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Tribunal sides with developer who owns air rights vs. Toronto in dispute over Rail Deck Park
May 13, 2021
Chris Herhalt

A provincial tribunal sided with a developer over the City of Toronto in its bid to build Rail Deck Park, saying the city should not have rejected a proposal by the developer to build a stretch of buildings in the space it sought for the park above a major rail corridor.

In a ruling released Wednesday, the Local Planning Appeals Tribunal (LPAT) said that the City of Toronto was wrong to reject a proposal by Craft Acquisitions Corporation and PITS Developments Inc., to build a 6.5 hectare “mixed use community” of towers dubbed ORCA above the open rail space south of Front Street and between Bathurst Street and Blue Jays Way.

The City of Toronto rejected an amendment to its official plan by the developers in 2018, two years after city staff privately told representatives of the developers not to proceed with their proposal.

The rejection of the developers’ proposal was then upheld in an earlier ruling by the LPAT that allowed the city to designate the areas of the rail corridor as parks and open space areas.

The City of Toronto said the developers’ proposal did not comply with its planning standards, but the developers, who own most of the air rights necessary to facilitate construction, contested the real reason they were rejected was to preserve the prospect of building Rail Deck Park in its place.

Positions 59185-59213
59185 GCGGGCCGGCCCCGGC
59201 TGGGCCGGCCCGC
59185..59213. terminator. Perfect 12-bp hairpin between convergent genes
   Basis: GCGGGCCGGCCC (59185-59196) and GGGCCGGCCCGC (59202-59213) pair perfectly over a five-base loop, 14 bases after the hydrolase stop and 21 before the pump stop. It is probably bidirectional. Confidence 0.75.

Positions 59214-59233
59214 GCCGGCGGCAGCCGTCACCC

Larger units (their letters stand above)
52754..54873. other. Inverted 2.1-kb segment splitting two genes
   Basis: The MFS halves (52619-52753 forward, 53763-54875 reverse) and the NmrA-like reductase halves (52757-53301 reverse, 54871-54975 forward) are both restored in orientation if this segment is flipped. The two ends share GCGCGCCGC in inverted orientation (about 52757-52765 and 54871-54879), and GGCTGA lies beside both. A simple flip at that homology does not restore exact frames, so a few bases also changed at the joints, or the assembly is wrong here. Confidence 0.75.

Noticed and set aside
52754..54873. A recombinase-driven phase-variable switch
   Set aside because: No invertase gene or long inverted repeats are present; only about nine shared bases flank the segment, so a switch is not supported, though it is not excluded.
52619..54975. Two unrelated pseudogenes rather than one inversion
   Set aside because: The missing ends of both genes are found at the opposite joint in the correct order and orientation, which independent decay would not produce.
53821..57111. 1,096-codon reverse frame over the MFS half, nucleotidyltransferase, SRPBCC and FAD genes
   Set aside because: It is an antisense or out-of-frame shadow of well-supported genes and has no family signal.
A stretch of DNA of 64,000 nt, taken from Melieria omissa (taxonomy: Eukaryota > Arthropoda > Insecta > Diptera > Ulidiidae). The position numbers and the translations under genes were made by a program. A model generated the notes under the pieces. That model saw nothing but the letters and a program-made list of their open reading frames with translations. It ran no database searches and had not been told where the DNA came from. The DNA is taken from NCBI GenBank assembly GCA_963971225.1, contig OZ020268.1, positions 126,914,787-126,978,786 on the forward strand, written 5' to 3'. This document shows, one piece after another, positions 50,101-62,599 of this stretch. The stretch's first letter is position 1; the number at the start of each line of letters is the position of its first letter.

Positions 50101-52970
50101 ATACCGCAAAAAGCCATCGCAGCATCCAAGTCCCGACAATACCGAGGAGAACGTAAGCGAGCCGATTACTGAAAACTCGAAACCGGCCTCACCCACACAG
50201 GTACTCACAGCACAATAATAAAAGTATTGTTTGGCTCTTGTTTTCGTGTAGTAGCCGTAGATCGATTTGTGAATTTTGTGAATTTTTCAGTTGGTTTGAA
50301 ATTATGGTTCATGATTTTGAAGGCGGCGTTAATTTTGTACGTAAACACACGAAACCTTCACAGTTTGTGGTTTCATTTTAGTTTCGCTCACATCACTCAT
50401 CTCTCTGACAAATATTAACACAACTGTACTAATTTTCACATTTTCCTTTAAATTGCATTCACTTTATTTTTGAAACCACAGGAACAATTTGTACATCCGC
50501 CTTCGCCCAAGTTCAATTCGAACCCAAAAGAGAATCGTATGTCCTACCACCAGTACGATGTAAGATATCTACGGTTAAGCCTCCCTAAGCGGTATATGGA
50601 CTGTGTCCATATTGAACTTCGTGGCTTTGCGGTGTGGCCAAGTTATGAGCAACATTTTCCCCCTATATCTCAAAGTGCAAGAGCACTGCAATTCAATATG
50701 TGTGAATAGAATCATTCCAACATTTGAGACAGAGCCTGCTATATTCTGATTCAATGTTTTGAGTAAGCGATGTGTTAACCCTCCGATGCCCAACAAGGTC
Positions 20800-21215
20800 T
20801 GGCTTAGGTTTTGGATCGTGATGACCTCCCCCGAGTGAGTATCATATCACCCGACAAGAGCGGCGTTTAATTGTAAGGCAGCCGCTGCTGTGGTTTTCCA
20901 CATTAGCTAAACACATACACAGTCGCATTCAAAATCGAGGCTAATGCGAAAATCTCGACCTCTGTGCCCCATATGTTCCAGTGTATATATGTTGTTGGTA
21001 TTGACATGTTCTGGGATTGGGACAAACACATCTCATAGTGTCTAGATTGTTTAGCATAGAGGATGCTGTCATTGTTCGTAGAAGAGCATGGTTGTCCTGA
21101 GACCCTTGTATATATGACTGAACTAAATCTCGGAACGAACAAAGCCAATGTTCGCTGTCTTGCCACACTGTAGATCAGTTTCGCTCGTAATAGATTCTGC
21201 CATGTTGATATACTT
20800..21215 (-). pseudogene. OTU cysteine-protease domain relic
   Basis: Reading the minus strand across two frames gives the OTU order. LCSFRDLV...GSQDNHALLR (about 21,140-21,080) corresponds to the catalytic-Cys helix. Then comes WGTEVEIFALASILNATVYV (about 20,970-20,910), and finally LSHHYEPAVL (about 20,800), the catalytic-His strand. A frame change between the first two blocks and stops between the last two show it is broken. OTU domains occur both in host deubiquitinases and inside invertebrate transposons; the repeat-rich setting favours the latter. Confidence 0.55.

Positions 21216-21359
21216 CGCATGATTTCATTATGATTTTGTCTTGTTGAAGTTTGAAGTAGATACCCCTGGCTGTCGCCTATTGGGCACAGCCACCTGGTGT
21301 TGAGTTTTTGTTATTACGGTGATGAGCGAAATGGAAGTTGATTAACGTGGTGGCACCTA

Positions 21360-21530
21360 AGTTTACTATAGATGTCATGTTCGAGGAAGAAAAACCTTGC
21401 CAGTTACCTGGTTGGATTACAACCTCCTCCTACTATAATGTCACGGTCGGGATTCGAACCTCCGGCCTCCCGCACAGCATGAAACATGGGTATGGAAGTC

But the Tribunal said the City has done little to advance that plan over the last five years.

“The City has also not taken any substantive steps over the last almost 5 years since then to negotiate the purchase of the CRAFT Property - or to commence expropriation proceedings to acquire it,” the panel said in its decision. “Thus, little has happened since 2016 with respect to the actual creation of Rail Deck Park.”

The most recent city estimate to build the park was about $1.7 billion. The latest LPAT decision changes almost of all of the area the city sought for Rail Deck Park to “mixed use” zoning, allowing CRAFT and its partners to develop it with residential buildings and retail.

Toronto Mayor John Tory said Wednesday he was deeply disappointed with LPAT's decision

"Although I respect the Local Planning Appeal Tribunal's decision today, I am deeply disappointed by it and the possible impact on the future of Rail Deck Park."

"City staff are reviewing today's decision and I don't want to say anything that would jeopardize future actions the City could take on behalf of the people of Toronto."

In its latest row over the future of the rail corridor, the city argued it was “wrong” from a policy perspective to allow a private development in the area, given the immense need for a new park in the city’s downtown.

The Tribunal pointed out that owned air rights are exempt from the requirement that some of them be devoted to parkland, and that weighing the need for a park in downtown Toronto was not its concern.

Last year, CRAFT President Robert Sabato sent Toronto councillors a letter in which he offered to sell the air rights needed to build Rail Deck Park for $340 million, lease the rights for $25 million per year or allow expropriation of the rights at a price set by city real estate agency CreateTO.